Though I concur with some of the broader points of Leonard’s statement, there are, however, significant structural and epistemological differences between these forms. The South software utilizes and in some ways stages these differences as overt frames of cultural reference, much as one might contrast Cubism with Futurism. Chapter 5, 38
A central facet of expert or problem solving systems, and indeed of all explicitly programmed knowledge representation schemas deployed in AI, is the notion of brittleness, domain dependence or the fact there is a limit to the extent and generalizability of knowledge contained within these systems. Users of such systems cannot be sure of the limitations embedded within a knowledge base or rule set, and therefore cannot fully trust the answers that a system provides. In South the extent of its own brittleness becomes a form of both narrative and embodied adventure. Readers are invited to explore the extent of the system’s brittleness and the absurdities that may arise from its inherently incomplete knowledge. Chapter 5, 39
By inviting readers to test the boundaries of the South system in both its expert and agent bases, the notion of disembodied expertise is also critically challenged, particularly in relation to the concept of personality. Continuous sensory inputs, in the form of CCTV images, reader interactions, temperature and other inputs or percepts, open the system up to a more situated, contextually aware form of knowledge generation and, as outlined in the user scenario below, to broader notions of agency than those found in most expert systems of the 1980s. In describing the broader agencies at play in South I am not intending to idealise the South system or to make bogus claims for its superior efficacy in understanding human subjects and human situations, I am instead emphasising the materialities at play within this system and suggesting the significantly creative ways in which artificial intelligence and agent technologies can be deployed and re-conceptualized by artist practitioners.Chapter 5, 40
a map in the South book works in conjunction with the egg content, the software has an internal model of the map and can therefore make meaningful instructions for readers to put themselves in particular locations:
Chapter 5, 55
In working with agents South has also emphasised cultural situatedness as well as the physical, sensory or environmental situatedness conventionally implied by computer scientists when they refer to ‘situated agents’. By situating themselves in a dynamic network of environmental, cultural and inter-subjective forces, and thus establishing a less linear foundation for interactivity, the agents deployed in South are able to destabilize and meaningfully interrogate its core themes of subjectivity, epistemology and agency. The reasons for engaging in such an interrogation are both pragmatic and ethical.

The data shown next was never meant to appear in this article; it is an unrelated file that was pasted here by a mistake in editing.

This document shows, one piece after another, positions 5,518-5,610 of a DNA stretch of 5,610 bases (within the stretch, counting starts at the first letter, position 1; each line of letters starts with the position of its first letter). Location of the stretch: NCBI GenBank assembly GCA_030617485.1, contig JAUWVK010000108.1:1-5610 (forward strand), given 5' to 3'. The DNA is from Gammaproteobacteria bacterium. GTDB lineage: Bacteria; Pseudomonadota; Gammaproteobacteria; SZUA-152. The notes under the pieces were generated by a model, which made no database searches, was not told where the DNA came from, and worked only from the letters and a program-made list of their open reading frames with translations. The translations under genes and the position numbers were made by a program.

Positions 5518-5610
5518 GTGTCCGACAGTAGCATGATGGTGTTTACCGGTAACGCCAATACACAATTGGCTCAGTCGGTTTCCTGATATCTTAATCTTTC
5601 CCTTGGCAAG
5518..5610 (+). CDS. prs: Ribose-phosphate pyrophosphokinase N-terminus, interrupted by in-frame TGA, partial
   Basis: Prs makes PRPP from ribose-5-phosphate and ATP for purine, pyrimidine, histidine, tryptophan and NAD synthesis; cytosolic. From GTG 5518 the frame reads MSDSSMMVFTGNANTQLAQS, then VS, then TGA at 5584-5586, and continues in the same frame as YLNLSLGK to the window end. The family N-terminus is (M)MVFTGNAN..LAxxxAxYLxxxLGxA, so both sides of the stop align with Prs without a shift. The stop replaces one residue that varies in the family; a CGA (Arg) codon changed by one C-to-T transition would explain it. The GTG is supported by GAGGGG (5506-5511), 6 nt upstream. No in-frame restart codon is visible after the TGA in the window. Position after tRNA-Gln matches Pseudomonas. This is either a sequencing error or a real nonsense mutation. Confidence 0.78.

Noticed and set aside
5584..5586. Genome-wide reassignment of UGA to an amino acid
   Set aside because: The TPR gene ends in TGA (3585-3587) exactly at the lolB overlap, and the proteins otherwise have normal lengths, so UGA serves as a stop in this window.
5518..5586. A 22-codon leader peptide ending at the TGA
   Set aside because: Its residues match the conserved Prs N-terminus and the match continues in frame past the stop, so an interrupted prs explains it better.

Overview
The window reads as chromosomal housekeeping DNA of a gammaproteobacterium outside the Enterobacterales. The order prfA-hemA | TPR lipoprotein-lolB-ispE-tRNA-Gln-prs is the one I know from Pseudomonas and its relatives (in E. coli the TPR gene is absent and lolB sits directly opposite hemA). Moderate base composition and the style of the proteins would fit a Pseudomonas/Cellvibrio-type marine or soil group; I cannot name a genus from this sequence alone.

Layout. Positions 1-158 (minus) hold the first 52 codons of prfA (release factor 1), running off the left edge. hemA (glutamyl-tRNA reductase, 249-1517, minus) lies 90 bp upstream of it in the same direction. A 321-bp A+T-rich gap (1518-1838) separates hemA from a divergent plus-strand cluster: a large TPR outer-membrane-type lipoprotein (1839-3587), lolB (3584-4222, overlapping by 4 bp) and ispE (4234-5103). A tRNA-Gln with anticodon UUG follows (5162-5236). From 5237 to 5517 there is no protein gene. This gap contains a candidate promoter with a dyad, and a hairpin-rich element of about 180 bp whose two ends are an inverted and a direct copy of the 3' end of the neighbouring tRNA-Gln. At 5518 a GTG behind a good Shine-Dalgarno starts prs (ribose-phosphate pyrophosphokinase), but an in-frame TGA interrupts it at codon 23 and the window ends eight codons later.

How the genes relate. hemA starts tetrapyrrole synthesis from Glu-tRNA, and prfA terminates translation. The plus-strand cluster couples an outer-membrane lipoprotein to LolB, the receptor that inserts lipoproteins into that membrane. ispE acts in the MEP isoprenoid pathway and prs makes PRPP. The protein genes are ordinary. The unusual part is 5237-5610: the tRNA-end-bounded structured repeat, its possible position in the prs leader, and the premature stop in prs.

Chapter 5, 58
My rationale in looking for alternative subjectivities, epistemologies and agentive distributions has been rooted in the premise that electronic literature is in a significant crisis (as outlined in the introduction to this thesis) and that this crisis is symptomatic of electronic literature’s provenance in rigidly symbolic, a priori knowledge representations. These rigidly top-down and pre-determined representations have resulted in stilted and predictable works that do not deploy contemporary, networked computation optimally. At the same time, broader, more relational framings of agential and epistemological processes are part of a methodological commitment to a multiplicity of perspectiveChapter 5, 58
Key outcomes and inferences:
• Medium specificity also applies to AI practices: Such practices are specific mediums, not unlike dramatis personae with their own unique traits, capabilities and flaws. Many of these qualities would, in anthropomorphic terms, be framed as ‘mal-adaptations’ by agents to conditions beyond their ‘ecological niche’. But such mal-adaptation is arguably an inherent feature of all agents, whether human or non-human, and as such a potentially creative resource.• South’s Agents are also proxy researchers: The agents embedded in South engage in research on my behalf, we might therefore be described a structurally coupled.• South agents are non neutral: South and its deliberative agents deny the assumed objectivity of the Cartesian ‘man of reason’; the embedding of non-neutral values is revealed via post-hoc explanation systems and access (where they exist) to knowledge bases.• The South system is supported by an ethical methodology: South aims to establish a plurality of practices and to accommodate a similar plurality of agencies (these will be explained in the next chapter).• A ‘situated agent’ is also a culturally situated agent: As Mateas and Sengers have argued (2003) AI systems are cultural artefacts. They also argue that agents perform on behalf of their authors; these ideas are investigated throughout South.• South’s subjects are framed as environments: There is a meaningful degree of what might be called structural coupling or mutual influence, between the South agents and their environments (readers), but this mutuality is intended to extend beyond the binary, linear relationship, implied by the word coupling.• South’s agents are allowed to be graceless: Agents generate subjective weightings upon each new execution of the program, supported by situated and ‘sensory’ inputs that can alter the agent’s evaluation of the reader, this has some resemblance to simplified machine learning algorithms, in which agents observe situations and interactions and attempt to detect patterns in order to act upon them. Janet Finlay and Alan Dix write that ‘issues of control and grace of interaction between agent and user are common to any system that involves learning user actions’ (Janet Finlay and Alan Dix, 1996: 233). However, South is also interested in contesting orthodox notions of interactivity, and thus of exploring what a ‘graceless’ system might be like, whether in fact there are power struggles or creative asymmetries at play. • South’s agents are embodied: But to talk of embodiment in relation to wholly software agents is complex and contested.